Cross Country skiing, to me, is more than just digging up my Mother’s old onesie and a fanny pack and a small flask of your favorite spirit on “Gaper Day.” Cross Country skiing is another aspect of Alpine skiing, with origins that run deep in the veins of the sport itself. It’s a an earthy, low-impact, high-calorie burning workout with repetitive movements with gentle slopes and flat areas that I find to be soothing. It’s another way, especially for those with pets or a fear of heights and crowds, to get out and enjoy the Winter surroundings and Mountain landscape without paying for a pricey lift ticket, waiting in lines, or even dealing with high altitude weather changes. More popular with an older demographic, Cross-Country skiing is going to start making it’s mark on a younger generation looking for softer boots and a lower-impact sport in the Winter time. It is just as magical as a bluebird powder day; and most areas that cater to Cross Country Skiing feature miles and endless trails that are impeccably groomed and feature stunning Sierra scenery consisting of peaks, granite boulders, small Alpine lakes, rivers, valleys, and gentle hills. With Ski Resort pass prices climbing, and resorts becoming more and more crowded as outdoor enthusiasts seek that authentic unplugged outdoor experience, we can guarantee that Cross Country skiing will begin to become evermore popular with younger and older generations.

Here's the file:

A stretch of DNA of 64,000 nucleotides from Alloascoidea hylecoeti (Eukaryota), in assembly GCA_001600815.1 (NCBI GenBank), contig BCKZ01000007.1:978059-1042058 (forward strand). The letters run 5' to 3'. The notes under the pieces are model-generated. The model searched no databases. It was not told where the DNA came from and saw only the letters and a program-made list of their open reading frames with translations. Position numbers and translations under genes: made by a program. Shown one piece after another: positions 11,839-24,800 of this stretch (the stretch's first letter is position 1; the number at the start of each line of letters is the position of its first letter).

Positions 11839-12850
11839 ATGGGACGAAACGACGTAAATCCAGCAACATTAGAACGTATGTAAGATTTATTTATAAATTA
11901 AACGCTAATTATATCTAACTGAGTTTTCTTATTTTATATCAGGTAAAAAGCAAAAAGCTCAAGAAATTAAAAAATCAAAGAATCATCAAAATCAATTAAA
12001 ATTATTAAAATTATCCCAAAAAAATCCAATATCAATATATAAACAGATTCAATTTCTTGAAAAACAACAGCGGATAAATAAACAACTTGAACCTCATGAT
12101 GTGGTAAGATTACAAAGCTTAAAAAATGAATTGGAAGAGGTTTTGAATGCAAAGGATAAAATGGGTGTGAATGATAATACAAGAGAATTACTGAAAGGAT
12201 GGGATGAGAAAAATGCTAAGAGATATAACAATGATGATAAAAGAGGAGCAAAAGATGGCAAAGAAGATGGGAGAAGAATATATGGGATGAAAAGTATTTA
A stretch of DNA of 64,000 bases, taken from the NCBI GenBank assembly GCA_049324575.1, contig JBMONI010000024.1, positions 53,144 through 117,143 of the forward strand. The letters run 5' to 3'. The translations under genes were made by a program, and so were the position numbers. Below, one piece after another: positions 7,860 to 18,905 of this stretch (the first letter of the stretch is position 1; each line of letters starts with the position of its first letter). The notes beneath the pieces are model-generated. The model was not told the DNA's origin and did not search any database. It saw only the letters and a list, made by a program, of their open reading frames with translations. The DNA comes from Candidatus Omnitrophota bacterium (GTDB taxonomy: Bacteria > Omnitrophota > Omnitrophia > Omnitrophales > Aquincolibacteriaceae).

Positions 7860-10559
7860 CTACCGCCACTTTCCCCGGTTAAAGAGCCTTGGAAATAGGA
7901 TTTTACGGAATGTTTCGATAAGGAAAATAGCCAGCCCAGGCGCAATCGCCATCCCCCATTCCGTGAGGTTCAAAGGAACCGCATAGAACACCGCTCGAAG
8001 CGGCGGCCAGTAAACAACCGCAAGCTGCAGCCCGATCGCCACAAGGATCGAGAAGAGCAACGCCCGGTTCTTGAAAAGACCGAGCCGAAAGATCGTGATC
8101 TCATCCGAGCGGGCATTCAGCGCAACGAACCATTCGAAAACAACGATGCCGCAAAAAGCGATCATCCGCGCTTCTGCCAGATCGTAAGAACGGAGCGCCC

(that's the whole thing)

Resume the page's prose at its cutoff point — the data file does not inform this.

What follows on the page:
Kirkwood Mountain Resort, just outside of the South Shore of Lake Tahoe, is home to one of the most impressive and genuinely authentic Cross Country Ski facilities around. There are 60km of groomed trails at 7,800 feet offer the most spectacular scenery that take you through small valleys and gullies near a river outlet and a track around a wide-open meadow located in the heart of the Kirkwood Valley. It’s located 1/4 mile East of Kirkwood on Highway 88 (next to the Kirkwood Inn) and nestled in a beautiful valley area.
So, while you may only think of the old cliches and stigmas regarding Cross Country Skiing are true; we don’t blame you. But we also encourage you to get out and give this very exciting, relaxing, and highly under-rated Winter sport a try. You will certainly thank us later. Don’t forget your onesie and fanny pack!
For more information on Cross Country Skiing in the Tahoe area including Kirkwood, please visit these links below:
Kirkwood Mountain Resort X-Country Skiing: http://bit.ly/2zFOQqE
General X-Country Skiing Information in the Tahoe area: http://heavenlyvalleylodge.com/cross-country-ski.htm